But, again, we buy at various levels at various times and it really depends on when we’re in the market buying and commodities have been primarily wheat has been around the $2 so grain as far as volatility. So it’s going to depend on at what point in time we do actually make our purchase.

Akshay Jagdale - KeyBank National Association

Okay. That’s helpful. And last one for George. George, can you just comment a little bit on gross margins over time. When we look at your 10% to 15% or double-digit EPS growth target, longer term, we’ve seen you have a lot of SMNA leverage over the years, but I know you’ve alluded to the fact that margins over time should go back to historical levels. But can you say anything at least directionally about gross margins, where you are today, relative to your history, et cetera and where you thing we should end up?

George Deese

I’ll try to point in a few directions with that. I would say that input cost at some point will normalize, could be higher level probably will because of the world economy as it picks up. Commodities will go back up and sooner or later, things do normalize. Promotions will normalize at some point.

Our cost structure we feel like is the real competitive advantage because we have invested in our business. We have invested in our plants. We feel like we are the low cost producer and that continues on. We’re not -- still not through as indicated, on the new lines where we’re putting in this year and in the future.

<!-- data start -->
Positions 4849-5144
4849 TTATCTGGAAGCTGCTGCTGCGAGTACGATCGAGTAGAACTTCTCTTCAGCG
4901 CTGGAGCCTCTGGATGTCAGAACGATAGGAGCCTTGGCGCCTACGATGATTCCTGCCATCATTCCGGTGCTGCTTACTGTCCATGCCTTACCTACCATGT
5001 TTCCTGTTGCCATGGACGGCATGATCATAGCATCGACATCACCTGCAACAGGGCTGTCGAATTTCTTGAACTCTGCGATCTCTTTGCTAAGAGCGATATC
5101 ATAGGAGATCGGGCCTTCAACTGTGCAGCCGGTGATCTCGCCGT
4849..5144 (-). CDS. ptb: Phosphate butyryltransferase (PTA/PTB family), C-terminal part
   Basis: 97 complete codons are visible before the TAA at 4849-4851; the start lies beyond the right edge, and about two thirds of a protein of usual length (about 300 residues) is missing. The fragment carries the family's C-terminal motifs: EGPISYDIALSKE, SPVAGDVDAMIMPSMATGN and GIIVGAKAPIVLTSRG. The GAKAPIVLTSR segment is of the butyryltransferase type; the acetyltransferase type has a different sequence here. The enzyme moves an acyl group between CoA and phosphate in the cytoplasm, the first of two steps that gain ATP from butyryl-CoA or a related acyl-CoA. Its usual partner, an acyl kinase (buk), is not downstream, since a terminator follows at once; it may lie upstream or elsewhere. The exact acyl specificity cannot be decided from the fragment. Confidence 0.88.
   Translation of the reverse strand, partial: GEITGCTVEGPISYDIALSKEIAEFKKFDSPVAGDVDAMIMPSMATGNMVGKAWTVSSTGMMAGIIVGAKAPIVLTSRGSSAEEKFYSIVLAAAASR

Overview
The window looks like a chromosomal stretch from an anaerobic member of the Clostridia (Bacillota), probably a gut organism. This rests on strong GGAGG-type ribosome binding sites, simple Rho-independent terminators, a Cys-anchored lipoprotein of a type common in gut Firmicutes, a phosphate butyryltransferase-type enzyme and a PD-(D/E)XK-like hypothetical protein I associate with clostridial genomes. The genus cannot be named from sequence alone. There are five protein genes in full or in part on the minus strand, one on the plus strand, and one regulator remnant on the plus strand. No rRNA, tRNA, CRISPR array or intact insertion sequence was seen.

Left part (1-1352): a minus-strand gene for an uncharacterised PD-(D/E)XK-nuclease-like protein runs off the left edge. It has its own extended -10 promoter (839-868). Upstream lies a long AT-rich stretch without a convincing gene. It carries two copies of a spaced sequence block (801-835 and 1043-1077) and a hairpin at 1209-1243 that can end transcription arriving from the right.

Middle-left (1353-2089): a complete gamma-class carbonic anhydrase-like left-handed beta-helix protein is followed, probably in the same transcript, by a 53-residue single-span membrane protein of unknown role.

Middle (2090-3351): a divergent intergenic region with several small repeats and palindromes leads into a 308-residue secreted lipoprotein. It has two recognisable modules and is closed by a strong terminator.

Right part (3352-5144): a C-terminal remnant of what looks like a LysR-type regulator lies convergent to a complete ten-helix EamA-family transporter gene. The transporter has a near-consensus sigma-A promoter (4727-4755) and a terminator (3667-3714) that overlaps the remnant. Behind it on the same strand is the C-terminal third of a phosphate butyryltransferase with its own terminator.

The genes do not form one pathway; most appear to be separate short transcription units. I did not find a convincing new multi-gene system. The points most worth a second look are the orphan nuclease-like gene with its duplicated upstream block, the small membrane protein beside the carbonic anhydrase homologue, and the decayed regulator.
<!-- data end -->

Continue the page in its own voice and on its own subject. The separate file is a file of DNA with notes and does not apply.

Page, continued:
And with our management team and people throughout the plants, we feel like we have competitive advantage. So price promotion, input cost, excellent plants and people, I feel like over time will deliver margin expansions and therefore, earnings per share as I indicated on what we see in the future. Which if you look back over the past seven, eight years compounded, that’s where we’ve been.

Akshay Jagdale - KeyBank National Association

Just one last one. I mean, for margins to go to historical levels, do you think there is, one, do you think that excess capacity in the overall industry and do you think that capacity needs to come out or in other words, there needs to be more consolidation in some of the branded players for things to normalize to higher gross margin levels, I mean, is that what you expect happen over time?

Steve Kinsey

I think you’ve seen and I’ve seen over the years, this industry continues to consolidate. We’re not counting on consolidation to save us. We’re trying to be innovative and do the things, Flowers knows how to do best to drive our success. We’re not waiting on some big event to save us, but consolidation will continue and capacity does come out of the marketplace over time.

Akshay Jagdale - KeyBank National Association

Thank you.

Steve Kinsey

Thank you.

Operator

Our next question comes from Alton Stump from Longbow Research. You may proceed with your question.

Alton Stump - Longbow Research

Yeah. Thank you. Good morning.

George Deese

Good morning, Alton.